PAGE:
Twitter Campaign Turns London Eye Into Olympic-Sized Mood Ring

A Blog About the Olympic Games
July 23 2012 3:26 PM

Twitter Campaign Turns London Eye Into Olympic-Sized Mood Ring

London Eye
The London Eye's Twitter-fueled Olympics light show.

Photo by WILL OLIVER/AFP/GettyImages

If you want to know how people are feeling about the 2012 Olympic Games, just watch that giant Ferris wheel that looms over the River Thames in London. Once a night, the London Eye will light up in a pattern that reflects the prevailing sentiment about the games among Twitter users that day. Positive tweets will turn the thing yellow, negative ones purple.

If it sounds like an epic MIT student prank crossed with a bizarre corporate social media campaign, that’s because that’s pretty much what it is. EDF Energy, a major UK energy company and sponsor of the London Eye, hired a team of MIT engineers to develop an algorithm that scans Olympics-related tweets and assigns them points based on the intensity of positive or negative sentiment expressed therein. If the tweets are, say, 75 percent positive, the London Eye will turn 75 percent yellow.  

Advertisement

How does it know what tweets are positive? According to the Telegraph, the algorithm checks the tweets against a library of some 2,750 words and phrases, including emoticons and non-standard English expressions like “omg” and, uh, “totes amazeballs.” Punctuation marks and intensifiers like “very” get factored in as well.

Given all of the snafus that have surfaced in the weeks leading up to the games, you’d think purple might predominate, at least until the actual events begin. But so far yellow has seemed to have the upper hand. (The light shows actually began Thursday night—you can watch them online here or here.)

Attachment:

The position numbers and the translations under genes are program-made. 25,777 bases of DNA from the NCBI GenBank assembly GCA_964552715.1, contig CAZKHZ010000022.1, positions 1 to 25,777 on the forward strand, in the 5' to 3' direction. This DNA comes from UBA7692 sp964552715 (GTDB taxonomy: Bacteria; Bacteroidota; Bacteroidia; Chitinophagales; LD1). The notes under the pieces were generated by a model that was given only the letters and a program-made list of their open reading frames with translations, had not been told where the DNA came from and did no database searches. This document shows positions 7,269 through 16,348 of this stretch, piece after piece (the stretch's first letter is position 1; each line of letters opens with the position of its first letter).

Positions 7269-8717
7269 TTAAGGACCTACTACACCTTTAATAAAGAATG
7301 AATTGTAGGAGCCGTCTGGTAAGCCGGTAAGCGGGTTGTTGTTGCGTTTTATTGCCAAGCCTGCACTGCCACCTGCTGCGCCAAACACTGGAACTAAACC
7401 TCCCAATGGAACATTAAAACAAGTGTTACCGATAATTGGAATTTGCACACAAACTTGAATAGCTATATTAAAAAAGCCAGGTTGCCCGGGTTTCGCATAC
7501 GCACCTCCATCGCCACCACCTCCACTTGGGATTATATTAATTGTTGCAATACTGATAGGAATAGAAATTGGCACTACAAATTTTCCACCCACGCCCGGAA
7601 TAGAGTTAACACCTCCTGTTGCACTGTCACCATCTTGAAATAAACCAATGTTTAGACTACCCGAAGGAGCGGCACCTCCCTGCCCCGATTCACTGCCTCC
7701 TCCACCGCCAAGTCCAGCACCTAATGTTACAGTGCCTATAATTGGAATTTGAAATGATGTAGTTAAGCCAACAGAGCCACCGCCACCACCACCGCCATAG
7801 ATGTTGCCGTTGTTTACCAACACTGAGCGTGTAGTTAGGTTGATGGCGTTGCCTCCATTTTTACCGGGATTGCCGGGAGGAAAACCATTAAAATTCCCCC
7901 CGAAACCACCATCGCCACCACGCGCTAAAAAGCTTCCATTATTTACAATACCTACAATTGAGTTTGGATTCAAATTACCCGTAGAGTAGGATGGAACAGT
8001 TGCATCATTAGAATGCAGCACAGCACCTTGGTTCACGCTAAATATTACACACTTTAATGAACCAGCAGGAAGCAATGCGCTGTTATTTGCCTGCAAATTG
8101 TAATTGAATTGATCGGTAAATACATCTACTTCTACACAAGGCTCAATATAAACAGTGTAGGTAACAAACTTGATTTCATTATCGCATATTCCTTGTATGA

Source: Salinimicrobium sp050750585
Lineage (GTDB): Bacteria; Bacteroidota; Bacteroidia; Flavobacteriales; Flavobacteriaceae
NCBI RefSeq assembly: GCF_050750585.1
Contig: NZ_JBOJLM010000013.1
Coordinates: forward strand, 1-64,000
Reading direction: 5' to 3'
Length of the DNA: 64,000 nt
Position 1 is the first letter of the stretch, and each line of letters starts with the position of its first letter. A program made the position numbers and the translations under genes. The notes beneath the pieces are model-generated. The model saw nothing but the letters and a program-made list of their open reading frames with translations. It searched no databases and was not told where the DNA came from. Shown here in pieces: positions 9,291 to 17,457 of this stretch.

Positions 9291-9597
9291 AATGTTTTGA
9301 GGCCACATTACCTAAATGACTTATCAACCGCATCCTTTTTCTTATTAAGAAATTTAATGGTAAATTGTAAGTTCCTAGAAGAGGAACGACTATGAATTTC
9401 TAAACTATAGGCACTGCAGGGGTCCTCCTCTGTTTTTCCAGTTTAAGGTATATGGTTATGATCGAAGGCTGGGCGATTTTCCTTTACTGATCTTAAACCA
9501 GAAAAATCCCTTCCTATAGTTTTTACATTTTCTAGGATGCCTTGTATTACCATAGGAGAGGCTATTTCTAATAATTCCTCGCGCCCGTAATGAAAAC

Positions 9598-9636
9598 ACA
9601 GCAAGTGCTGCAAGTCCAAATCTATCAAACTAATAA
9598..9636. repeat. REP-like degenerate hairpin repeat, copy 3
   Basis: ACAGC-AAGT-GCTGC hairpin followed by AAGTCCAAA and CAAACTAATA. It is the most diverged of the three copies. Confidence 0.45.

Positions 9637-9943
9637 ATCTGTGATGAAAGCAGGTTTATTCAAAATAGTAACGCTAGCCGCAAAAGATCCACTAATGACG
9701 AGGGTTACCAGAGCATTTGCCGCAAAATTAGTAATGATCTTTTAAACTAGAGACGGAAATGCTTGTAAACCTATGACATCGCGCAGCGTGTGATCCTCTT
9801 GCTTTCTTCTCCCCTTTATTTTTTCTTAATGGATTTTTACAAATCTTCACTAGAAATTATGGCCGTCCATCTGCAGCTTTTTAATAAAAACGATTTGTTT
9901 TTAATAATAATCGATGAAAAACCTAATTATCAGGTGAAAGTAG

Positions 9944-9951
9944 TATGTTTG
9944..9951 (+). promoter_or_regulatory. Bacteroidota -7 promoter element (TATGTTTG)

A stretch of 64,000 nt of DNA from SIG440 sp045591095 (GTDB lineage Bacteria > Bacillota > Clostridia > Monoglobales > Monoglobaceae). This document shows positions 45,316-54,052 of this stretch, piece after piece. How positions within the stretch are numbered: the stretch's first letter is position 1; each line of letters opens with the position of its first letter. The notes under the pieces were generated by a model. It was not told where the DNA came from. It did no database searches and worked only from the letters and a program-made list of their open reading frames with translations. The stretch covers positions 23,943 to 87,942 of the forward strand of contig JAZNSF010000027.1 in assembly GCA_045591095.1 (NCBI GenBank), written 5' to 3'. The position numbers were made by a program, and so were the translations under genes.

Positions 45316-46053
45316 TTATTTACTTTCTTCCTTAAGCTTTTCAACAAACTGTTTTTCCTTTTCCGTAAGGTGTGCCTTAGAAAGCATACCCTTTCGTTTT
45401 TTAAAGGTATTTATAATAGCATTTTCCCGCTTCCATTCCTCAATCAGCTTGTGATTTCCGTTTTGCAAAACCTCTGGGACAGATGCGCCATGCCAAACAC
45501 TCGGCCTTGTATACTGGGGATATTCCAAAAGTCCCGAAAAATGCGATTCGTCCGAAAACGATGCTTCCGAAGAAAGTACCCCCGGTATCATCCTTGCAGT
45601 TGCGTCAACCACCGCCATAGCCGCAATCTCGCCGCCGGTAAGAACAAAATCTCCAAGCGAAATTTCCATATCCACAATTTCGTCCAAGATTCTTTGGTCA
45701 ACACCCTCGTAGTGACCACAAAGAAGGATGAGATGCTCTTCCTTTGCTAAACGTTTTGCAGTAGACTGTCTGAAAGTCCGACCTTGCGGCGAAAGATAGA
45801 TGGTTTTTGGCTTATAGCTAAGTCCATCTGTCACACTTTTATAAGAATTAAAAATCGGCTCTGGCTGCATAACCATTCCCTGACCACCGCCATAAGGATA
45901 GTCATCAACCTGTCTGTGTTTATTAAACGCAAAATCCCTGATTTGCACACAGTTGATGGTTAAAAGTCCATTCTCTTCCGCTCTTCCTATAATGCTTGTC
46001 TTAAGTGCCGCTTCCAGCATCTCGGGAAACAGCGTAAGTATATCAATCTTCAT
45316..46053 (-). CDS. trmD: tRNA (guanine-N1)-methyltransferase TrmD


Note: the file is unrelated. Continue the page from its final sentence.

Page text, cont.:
“I bet the sentiment analysis for the ‘London Eye Twitter lightshow’ is REALLY GOOD at detecting sarcasm,” one wag tweeted.

Will Oremus is Slate's senior technology writer.

TODAY IN SLATE

Medical Examiner

The Most Terrifying Thing About Ebola 

The disease threatens humanity by preying on humanity.

I Bought the Huge iPhone. I’m Already Thinking of Returning It.

Scotland Is Just the Beginning. Expect More Political Earthquakes in Europe.

Students Aren’t Going to College Football Games as Much Anymore

And schools are getting worried.

Two Damn Good, Very Different Movies About Soldiers Returning From War

The XX Factor

Lifetime Didn’t Think the Steubenville Rape Case Was Dramatic Enough

So they added a little self-immolation.

Politics

Blacks Don’t Have a Corporal Punishment Problem

Americans do. But when blacks exhibit the same behaviors as others, it becomes part of a greater black pathology. 

Why a Sketch of Chelsea Manning Is Stirring Up Controversy

How Worried Should Poland, the Baltic States, and Georgia Be About a Russian Invasion?

Trending News Channel
Sept. 19 2014 1:11 PM Watch Flashes of Lightning Created in a Lab  
  News & Politics
Weigel
Sept. 20 2014 11:13 AM -30-
  Business
Business Insider
Sept. 20 2014 6:30 AM The Man Making Bill Gates Richer
  Life
Quora
Sept. 20 2014 7:27 AM How Do Plants Grow Aboard the International Space Station?
  Double X
The XX Factor
Sept. 19 2014 4:58 PM Steubenville Gets the Lifetime Treatment (And a Cheerleader Erupts Into Flames)
  Slate Plus
Slate Picks
Sept. 19 2014 12:00 PM What Happened at Slate This Week? The Slatest editor tells us to read well-informed skepticism, media criticism, and more.
  Arts
Brow Beat
Sept. 20 2014 3:21 PM “The More You Know (About Black People)” Uses Very Funny PSAs to Condemn Black Stereotypes
  Technology
Future Tense
Sept. 19 2014 6:31 PM The One Big Problem With the Enormous New iPhone
  Health & Science
Bad Astronomy
Sept. 21 2014 8:00 AM An Astronaut’s Guided Video Tour of Earth
  Sports
Sports Nut
Sept. 18 2014 11:42 AM Grandmaster Clash One of the most amazing feats in chess history just happened, and no one noticed.